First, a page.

*Friends who volunteer their sons to help plant the bushes-- thank you Bryan! :)
*American flags
*Grey paint, white trim, soon-to-be black shutters.
*my father and my father-in-law: helped Don paint the house-- they were alternately in heaven and agony. It was a perfect week. Rained one day. Perfect spring break.
*Rocking chairs.
*being southern. Thank you Lord. :)
*Paige's plant expertise
*Friends with interviews at cool colleges (if you think of it, throw up a prayer for my friend J. He'd be fantastic at this position and deserves a BREAK!)
*Dinner outside with new friends
*Crickets
*friends who share cuttings from their yards (dear Delynn!!!! Thank you!!!!) and share their hearts, too.
*White linens. Not the perfume. Actual linens :)
*Clotheslines
*Tea
*Our families
*the squeeky front door

There's so much more-- our jobs, our schools, our kids at school, our precious friends...

I'm remembering that I miss Ben, but that my life is still tremendously full. Nothing, no one, can replace him, but this is still a good, good life. I still have so many complicated longings in my heart and the ache is always, always there, right at the surface of my chest, and I could cry at any moment, but I'm happy. We're happy.

Tuesday, April 6, 2010

Day Six of the First April Remembering

Here are some things I saw yesterday:

-The view from my bedroom has virtually exploded in color. Where I was once worried that our new maple trees were not going to thrive, suddenly overnight they were covered in leaves! It is incredible how quickly things can move and change in nature. I should take this to heart more often.

-Many days, people unknowingly drop messages from God to other people on the path as they go. I was pushing my cart through a grocery store, worrying about things which have been weighing heavily on my mind, when I saw a man with his little girl. She was squirming and he said, "Hey, Daddy has you-- he's not going to let you fall." That man didn't know it, but it's like his mouth opened up and the Lord spoke right through him, right to my heart. Thank You Lord.

-The old guy at the emissions testing place was cool. He had spiky grey hair, a glass eye, and was wearing yellow tinted horn-rimmed glasses. He looked like a middle-aged indie musician who was getting ready to make a music video which was set at an emissions testing site. He even smoked his cigarette funny. And who knew that mechanic's shops are still open for indoor smoking? Or maybe he was breaking the law? Yeah, he was cool like that.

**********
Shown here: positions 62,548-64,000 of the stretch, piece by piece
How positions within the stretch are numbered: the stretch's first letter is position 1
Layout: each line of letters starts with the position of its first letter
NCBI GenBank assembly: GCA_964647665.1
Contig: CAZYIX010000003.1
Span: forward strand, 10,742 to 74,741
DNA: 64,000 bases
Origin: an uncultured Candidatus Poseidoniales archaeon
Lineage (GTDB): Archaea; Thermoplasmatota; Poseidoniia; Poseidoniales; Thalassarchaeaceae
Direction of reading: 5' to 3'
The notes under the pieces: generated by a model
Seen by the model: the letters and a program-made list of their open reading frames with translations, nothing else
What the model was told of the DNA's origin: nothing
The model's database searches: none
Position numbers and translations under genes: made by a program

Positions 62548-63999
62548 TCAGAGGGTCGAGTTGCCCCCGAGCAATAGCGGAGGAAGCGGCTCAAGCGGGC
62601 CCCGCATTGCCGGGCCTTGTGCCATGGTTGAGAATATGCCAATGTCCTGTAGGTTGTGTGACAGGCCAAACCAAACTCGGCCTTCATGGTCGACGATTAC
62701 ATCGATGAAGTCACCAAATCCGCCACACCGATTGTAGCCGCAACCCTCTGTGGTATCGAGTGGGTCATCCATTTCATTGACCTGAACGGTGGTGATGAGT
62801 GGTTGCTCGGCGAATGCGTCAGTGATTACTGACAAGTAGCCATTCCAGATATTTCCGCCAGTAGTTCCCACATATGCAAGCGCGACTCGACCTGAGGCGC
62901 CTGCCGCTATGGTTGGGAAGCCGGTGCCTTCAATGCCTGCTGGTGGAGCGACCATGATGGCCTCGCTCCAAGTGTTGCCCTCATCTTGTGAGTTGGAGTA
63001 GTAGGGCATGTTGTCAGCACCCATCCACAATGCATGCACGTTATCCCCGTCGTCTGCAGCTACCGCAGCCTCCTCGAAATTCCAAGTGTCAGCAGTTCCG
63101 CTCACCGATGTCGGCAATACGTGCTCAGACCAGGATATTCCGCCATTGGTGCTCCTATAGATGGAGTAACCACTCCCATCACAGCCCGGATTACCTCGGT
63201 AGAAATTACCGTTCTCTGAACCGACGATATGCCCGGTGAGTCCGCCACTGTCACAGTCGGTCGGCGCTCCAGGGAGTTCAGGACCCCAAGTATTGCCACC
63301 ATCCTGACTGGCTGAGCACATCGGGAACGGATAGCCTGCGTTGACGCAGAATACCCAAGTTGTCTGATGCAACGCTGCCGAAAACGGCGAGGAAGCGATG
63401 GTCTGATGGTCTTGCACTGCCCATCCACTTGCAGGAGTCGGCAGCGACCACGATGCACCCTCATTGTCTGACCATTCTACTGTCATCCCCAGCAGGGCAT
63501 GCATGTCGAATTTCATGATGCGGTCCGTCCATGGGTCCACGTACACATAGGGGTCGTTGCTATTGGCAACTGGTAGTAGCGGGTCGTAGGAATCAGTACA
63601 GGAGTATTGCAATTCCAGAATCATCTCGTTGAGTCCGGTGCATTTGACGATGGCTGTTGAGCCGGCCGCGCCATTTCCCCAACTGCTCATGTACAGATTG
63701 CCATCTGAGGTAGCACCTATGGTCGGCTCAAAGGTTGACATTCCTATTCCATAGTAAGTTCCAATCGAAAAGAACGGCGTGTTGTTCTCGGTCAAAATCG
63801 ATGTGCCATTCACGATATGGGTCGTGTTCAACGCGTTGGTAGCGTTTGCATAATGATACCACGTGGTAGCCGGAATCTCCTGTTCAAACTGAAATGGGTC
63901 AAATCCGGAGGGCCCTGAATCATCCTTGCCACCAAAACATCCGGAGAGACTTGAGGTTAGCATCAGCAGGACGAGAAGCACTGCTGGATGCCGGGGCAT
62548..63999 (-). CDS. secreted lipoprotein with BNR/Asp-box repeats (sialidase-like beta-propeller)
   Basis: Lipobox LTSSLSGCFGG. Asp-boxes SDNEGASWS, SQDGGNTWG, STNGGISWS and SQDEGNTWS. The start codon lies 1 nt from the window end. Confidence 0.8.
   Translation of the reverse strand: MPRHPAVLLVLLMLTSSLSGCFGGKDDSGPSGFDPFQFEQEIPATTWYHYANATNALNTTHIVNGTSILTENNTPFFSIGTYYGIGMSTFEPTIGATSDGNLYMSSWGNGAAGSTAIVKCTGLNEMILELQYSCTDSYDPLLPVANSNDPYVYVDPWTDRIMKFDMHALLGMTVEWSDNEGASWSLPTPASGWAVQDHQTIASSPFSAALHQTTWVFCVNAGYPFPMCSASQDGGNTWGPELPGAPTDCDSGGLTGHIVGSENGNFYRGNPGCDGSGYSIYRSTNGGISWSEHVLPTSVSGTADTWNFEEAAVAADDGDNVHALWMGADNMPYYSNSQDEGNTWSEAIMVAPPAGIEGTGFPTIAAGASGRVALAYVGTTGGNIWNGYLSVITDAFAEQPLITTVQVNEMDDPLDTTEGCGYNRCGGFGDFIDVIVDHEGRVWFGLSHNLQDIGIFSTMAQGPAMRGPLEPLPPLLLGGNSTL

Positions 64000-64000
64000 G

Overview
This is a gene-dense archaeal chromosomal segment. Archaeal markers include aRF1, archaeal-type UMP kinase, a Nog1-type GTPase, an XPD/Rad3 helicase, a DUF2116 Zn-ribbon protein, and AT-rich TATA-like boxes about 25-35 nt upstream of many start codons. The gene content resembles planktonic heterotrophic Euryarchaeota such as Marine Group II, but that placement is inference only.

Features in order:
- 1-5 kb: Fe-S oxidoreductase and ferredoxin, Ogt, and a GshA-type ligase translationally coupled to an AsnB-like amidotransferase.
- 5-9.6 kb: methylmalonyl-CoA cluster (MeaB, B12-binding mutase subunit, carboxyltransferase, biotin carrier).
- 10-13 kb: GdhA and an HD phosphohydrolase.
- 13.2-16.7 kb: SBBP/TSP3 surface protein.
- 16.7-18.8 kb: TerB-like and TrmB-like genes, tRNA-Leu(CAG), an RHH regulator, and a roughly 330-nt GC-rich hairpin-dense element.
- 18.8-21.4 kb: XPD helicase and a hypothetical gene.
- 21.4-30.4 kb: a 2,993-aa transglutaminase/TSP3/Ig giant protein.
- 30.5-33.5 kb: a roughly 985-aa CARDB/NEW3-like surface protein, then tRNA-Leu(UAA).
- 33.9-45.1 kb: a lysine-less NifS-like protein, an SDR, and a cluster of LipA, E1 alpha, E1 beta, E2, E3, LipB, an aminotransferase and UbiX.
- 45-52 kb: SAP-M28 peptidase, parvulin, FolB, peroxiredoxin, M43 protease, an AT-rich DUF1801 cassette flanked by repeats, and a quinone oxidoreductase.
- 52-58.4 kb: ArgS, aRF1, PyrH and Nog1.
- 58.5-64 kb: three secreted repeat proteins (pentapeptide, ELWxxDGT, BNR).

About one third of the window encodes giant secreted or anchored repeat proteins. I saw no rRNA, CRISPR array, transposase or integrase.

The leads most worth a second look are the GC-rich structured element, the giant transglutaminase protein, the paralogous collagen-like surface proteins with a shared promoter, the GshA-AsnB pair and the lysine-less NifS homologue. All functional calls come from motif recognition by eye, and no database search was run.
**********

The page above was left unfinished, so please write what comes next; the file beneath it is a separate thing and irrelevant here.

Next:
-Turns out, I like the color of grey we've gone with on the house. I wanted to keep it white. LOVED the white. But D really pushed for the grey with white trim and black accents. I miss my white house, but admit that this is going to look sharp. Plus, he promised me that he would paint the whole thing white for me if I hate it. And that man of mine is a man of his word. He would do it for me if I asked him. But I won't. :) As I drove up to the house yesterday and got a look at the side of the house, already covered, I knew it was going to look good. Almost time to plant shrubbery! Anybody want to donate shrubs, I'm looking for gardenias and azaelias and something green (do people divide shrubs?? see how little I know about planting stuff??).

-I was driving along on the most gorgeous day of spring so far when I drove down to the roundabout, which always makes me happy but also takes way longer than just turning past the library (well, it depends if you are going "to" or coming "from," doesn't it?)(if you're from here you know what I mean). I looked across two yards and down the sidewalk and I slowed waaaay down when I saw the woman with the stroller. I've heard about this woman, but until yesterday had never seen her. An old African American woman with a funny sun hat on, she was pushing an empty stroller (baby carriage), holding a plastic bag of something in her right hand. I could tell by the way she was walking that she was not a young woman, but I couldn't estimate an age by looking at her face. I noticed as I looked, though, that she was talking, and I realized that she was addressing the empty stroller.

I looked again at the stroller and it was indeed empty. And my heart broke.

I don't know exactly what was going on. Maybe she's a grandmother and she was on her way to pick up her grandbaby. Maybe she's homeless and that stroller is the only thing she has to carry her stuff in.

But that's not what it looked like. The stroller was clean and she didn't look homeless. Her eyes were tired and focused somewhere else-- weary. Haunted. Where is the baby that was supposed to be in that stroller? Who was she saying, "Just hush now, honey" to? And what does she do when she gets where she's going and she leans in to pick that air-baby up? Does she crumble? Did she ever weep over the lifeless body of a baby son or daughter? Did God weep with her, but she never heard Him? Or did she never conceive? I cannot imagine which is worse....

Oh God, my soul cries out, let me never fall into such despair. I cannot imagine losing my mind, but I know that if there was any event in my entire life that had the power and capacity to push me over the edge, it was the loss of my baby son. God held my mind in His hands and I am well, but I wanted to hold that woman when I saw her...and I wanted to run away, too.

For day six, I plan on painting. I cleaned house all day yesterday, but today I am going to paint something for my kitchen. And I'm going to finish cleaning out the ancient shed in my back yard. And wash these cool mason jars with glass lids that I found.